Beach House FanSo I was at my family’s house this weekend at the beach and had just a few moments before we carried on with our afternoon plans. It was the middle of the day and there was just an abundance of light everywhere.  I took this maybe five minutes of down time to take a few photos in the front porch which had magnificent light on a hot summer day. Here is a breakdown of the thought put into how I was shooting.

A relative picked us up from train station in a Jeep Wrangler with the top down in true beach fashion.  So, while I was still in the porch I wanted to capture the Jeep in an interesting way. I framed a shot with the Jeep in the background of the front door which further welcomed us to the beach. Though the inclusion of the Jeep was intentionally I came to this image by exploring the door within the space.

The focus on details around the space continues as I look towards the table with two hurricane lanterns. These are used to shield candles from the wind.  The two of these in my initial composition were accompanied by a plant as well. The addition of the plant was confusing the subject and cluttering the shot.  If I were to reshoot this I would have just removed the plant from the table and staged the hurricane lanterns more precisely.  Thankfully I did shoot just a single lantern which simplified the image. The only thing in that keeper I don’t like is that the frame of the door is behind the lantern which is distracting and less clean of a distortion in the glass of the lantern.

After being at the table for a bit working with the lanterns I needed something fresh. I recalled a Jared Polin (FroKnowsPhoto.com) quick tip to remember to change perspective. In the video he was in a forrest where all he simply did for a fresh set of eyes was look up.  I looked up and voila a fan! I knew I would not be able to shoot wide enough to capture the whole fan though.  That did not deter me though, I took the shot anyway by popping out my screen and using the live view. All the while making sure to pay attention to centering the fan to ensure my perspective and symmetry  were solid. I then chose a square crop in post for symmetry and I’m very pleased with outcome.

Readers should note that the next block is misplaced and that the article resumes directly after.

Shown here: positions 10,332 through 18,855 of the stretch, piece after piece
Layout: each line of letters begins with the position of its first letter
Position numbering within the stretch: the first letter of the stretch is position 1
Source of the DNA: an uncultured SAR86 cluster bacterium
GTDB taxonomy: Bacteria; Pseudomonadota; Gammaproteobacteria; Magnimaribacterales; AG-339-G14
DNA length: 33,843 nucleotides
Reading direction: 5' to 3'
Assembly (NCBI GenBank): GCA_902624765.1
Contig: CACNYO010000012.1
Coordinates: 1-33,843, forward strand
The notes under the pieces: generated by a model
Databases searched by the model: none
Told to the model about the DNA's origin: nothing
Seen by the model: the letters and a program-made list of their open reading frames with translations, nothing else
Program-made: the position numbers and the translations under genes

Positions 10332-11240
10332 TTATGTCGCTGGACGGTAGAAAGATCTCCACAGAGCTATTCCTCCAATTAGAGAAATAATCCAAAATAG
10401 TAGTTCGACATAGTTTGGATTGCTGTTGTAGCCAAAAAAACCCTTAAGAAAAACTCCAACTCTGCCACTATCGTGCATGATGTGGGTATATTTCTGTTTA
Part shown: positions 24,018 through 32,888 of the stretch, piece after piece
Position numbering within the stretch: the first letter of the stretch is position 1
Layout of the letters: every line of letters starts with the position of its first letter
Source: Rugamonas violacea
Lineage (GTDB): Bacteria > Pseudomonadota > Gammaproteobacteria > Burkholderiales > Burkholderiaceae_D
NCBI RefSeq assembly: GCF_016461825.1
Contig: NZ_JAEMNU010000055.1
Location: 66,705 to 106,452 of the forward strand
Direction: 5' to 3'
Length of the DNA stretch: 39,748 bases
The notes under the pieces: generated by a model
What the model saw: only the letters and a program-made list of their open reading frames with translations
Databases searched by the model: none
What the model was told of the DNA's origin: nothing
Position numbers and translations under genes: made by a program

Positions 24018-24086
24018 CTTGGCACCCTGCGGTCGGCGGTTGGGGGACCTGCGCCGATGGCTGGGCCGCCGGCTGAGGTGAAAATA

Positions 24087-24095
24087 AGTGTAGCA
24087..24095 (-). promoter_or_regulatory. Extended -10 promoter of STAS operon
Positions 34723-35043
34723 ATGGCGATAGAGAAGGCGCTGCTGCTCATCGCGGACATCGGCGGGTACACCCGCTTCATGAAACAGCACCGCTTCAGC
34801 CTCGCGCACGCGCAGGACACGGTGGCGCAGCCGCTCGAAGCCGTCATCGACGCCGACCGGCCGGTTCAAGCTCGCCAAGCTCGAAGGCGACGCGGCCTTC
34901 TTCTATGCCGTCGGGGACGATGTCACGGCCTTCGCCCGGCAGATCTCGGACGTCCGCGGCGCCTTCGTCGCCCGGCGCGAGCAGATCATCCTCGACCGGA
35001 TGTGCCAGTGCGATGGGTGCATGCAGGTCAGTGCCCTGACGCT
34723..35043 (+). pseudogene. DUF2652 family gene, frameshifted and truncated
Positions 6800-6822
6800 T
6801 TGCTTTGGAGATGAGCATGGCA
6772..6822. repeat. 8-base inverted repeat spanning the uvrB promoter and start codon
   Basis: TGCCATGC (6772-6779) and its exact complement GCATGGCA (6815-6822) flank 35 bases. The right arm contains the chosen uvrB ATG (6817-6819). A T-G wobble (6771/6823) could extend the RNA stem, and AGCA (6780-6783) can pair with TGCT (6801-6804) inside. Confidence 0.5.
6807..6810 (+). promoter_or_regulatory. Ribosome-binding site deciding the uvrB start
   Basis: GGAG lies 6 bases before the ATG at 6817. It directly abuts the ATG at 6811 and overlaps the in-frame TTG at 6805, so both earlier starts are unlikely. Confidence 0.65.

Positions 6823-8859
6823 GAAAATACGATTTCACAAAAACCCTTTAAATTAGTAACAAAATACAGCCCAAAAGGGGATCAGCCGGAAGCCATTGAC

Lastly, I felt I had captured all I wanted to in the front porch and moved to put my camera away in the other room when I was drawn to a strong light bleeding through the curtains and strong reflection on a neatly place set of books on a shelf.  I shot a tad wide as the shelf was above my standing height and cropped to use the supports of the shelf above to help frame the shot. After some work in Lightroom the image felt good from a lighting stand-point. I wanted the image to capture the same experiencing of the light just pouring into the space.  This is a strong image but could be better a few points of criticism would be  1) the lack of detail on the books’ bindings 2) some more negative space where the window is might be nice and 3) the light switch is distracting to some degree.

Overall, this was a very quickly shot scene which have yielded some of the favorite images I have shot to date.  Just capture what is intriguing or that light which catches the eye. Take photos all the time.  It’s better to take the shot and there is no harm done if images don’t happen but when they do it’s worth the 30 seconds or few minutes. With all of five minutes and maybe 30 photos resulted in four photos which really hold meaning to me.  I am pleased with an image and even if they didn’t turn out well these are images that hold meaning with me and my family. If I have a chance to share some images with people close to me of how I view their world to not do that would be disservice to them and myself. Documentary snapshots are great take-aways from any trip or adventure. That is why everyone photographer or not take photos all the time.